And in stable – and “industrial journalism” – times, that made sense. Culture helped ensure standards and served to build pride in publications and brands; processes helped make sure the presses ran on time.
But times have changed, and as the report notes, newsrooms now need to be able to experiment much more freely with new ways of working and new types of content; for that, they need an adaptable CMS that doesn’t straightjacket journalists into doing things only in prescribed ways.
That’s absolutely true. CMSes originally designed to turn out stories once a day – often as free text with some metadata – just aren’t suited for a modern information landscape. Having a system that could easily adapt to the needs of specific types of stories – a relationship map, ala Muckety, or a murder tracker such as Homicide Watch, say – would let newsrooms experiment much more quickly to see what works and what doesn’t. And we need more experimentation.
Beyond CMSes, we need mindsets to change, too – to rethink what a story is, how coverage should be planned, what the role of a news organization is, and all that.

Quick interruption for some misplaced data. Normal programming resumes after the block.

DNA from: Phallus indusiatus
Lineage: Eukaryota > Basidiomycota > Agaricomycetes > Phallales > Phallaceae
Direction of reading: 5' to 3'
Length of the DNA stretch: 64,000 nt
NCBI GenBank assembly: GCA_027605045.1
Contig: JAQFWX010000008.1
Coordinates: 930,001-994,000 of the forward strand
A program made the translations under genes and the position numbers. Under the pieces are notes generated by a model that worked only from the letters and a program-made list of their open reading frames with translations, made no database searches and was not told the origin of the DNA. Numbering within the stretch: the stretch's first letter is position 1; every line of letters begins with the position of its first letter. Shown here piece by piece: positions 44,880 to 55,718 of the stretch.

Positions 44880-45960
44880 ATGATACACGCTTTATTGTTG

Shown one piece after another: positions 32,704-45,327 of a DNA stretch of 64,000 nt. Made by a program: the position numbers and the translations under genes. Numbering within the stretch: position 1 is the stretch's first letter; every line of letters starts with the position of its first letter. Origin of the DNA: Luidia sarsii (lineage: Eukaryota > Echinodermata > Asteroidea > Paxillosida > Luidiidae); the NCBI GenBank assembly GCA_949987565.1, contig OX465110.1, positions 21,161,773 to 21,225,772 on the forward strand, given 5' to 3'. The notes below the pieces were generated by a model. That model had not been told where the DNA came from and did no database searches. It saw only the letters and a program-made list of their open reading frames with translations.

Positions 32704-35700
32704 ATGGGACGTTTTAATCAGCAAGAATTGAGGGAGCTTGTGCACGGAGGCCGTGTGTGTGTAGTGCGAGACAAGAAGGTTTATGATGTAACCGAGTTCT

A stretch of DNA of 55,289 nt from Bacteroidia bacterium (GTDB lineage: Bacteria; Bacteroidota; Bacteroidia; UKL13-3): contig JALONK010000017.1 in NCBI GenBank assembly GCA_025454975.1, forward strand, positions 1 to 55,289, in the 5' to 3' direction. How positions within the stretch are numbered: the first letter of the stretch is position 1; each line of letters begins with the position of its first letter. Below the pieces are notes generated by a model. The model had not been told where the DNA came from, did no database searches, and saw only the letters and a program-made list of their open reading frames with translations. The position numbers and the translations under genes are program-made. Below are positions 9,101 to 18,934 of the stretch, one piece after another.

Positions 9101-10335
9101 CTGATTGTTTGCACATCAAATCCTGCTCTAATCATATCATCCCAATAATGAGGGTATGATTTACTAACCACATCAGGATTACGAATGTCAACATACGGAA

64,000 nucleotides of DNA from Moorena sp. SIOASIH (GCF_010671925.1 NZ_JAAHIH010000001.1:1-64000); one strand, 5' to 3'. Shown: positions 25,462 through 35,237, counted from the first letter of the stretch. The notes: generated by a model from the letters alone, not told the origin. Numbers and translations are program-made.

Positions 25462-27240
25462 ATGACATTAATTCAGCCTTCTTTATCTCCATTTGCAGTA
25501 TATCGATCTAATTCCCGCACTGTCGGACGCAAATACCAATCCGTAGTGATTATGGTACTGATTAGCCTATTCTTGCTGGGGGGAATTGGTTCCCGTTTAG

But there are also virtues to consistency – of process, of product – that serve readers and finances.
As the report notes, the press plays a role not just as a watchdog over wrongdoing, but also provides a “scarecrow” deterrent simply through regular coverage of specific beats. That only comes by enforcing a certain type of coverage through a newsroom process.
The watchdog press, it must be admitted, barks only rarely. But the continuity of the press, the fact that it is “out there,” is often enough to constrain bad behavior on the part of powerful institutions.
We think the real institutional function at risk in this case, however, is the scarecrow function.